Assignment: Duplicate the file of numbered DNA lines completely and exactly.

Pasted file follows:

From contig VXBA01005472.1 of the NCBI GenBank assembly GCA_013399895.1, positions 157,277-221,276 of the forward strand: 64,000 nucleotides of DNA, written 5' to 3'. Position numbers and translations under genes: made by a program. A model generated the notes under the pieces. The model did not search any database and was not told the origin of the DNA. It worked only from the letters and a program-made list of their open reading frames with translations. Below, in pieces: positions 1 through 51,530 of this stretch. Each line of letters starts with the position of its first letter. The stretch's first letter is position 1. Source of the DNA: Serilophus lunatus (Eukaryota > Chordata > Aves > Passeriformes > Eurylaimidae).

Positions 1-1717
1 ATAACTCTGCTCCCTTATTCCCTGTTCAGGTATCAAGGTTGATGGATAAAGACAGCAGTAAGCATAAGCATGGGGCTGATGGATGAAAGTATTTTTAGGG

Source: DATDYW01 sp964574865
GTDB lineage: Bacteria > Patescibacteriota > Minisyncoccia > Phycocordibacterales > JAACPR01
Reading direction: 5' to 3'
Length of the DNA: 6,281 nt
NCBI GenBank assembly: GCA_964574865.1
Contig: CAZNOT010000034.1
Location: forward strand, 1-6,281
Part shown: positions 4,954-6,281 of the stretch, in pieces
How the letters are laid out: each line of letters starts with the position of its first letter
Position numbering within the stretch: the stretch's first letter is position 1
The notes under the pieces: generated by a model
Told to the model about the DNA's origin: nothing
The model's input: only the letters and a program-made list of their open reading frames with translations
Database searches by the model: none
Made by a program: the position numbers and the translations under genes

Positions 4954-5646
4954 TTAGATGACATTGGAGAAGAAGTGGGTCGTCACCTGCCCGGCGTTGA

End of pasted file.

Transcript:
From contig VXBA01005472.1 of the NCBI GenBank assembly GCA_013399895.1, positions 157,277-221,276 of the forward strand: 64,000 nucleotides of DNA, written 5' to 3'. Position numbers and translations under genes: made by a program. A model generated the notes under the pieces. The model did not search any database and was not told the origin of the DNA. It worked only from the letters and a program-made list of their open reading frames with translations. Below, in pieces: positions 1 through 51,530 of this stretch. Each line of letters starts with the position of its first letter. The stretch's first letter is position 1. Source of the DNA: Serilophus lunatus (Eukaryota > Chordata > Aves > Passeriformes > Eurylaimidae).

Positions 1-1717
1 ATAACTCTGCTCCCTTATTCCCTGTTCAGGTATCAAGGTTGATGGATAAAGACAGCAGTAAGCATAAGCATGGGGCTGATGGATGAAAGTATTTTTAGGG

Source: DATDYW01 sp964574865
GTDB lineage: Bacteria > Patescibacteriota > Minisyncoccia > Phycocordibacterales > JAACPR01
Reading direction: 5' to 3'
Length of the DNA: 6,281 nt
NCBI GenBank assembly: GCA_964574865.1
Contig: CAZNOT010000034.1
Location: forward strand, 1-6,281
Part shown: positions 4,954-6,281 of the stretch, in pieces
How the letters are laid out: each line of letters starts with the position of its first letter
Position numbering within the stretch: the stretch's first letter is position 1
The notes under the pieces: generated by a model
Told to the model about the DNA's origin: nothing
The model's input: only the letters and a program-made list of their open reading frames with translations
Database searches by the model: none
Made by a program: the position numbers and the translations under genes

Positions 4954-5646
4954 TTAGATGACATTGGAGAAGAAGTGGGTCGTCACCTGCCCGGCGTTGA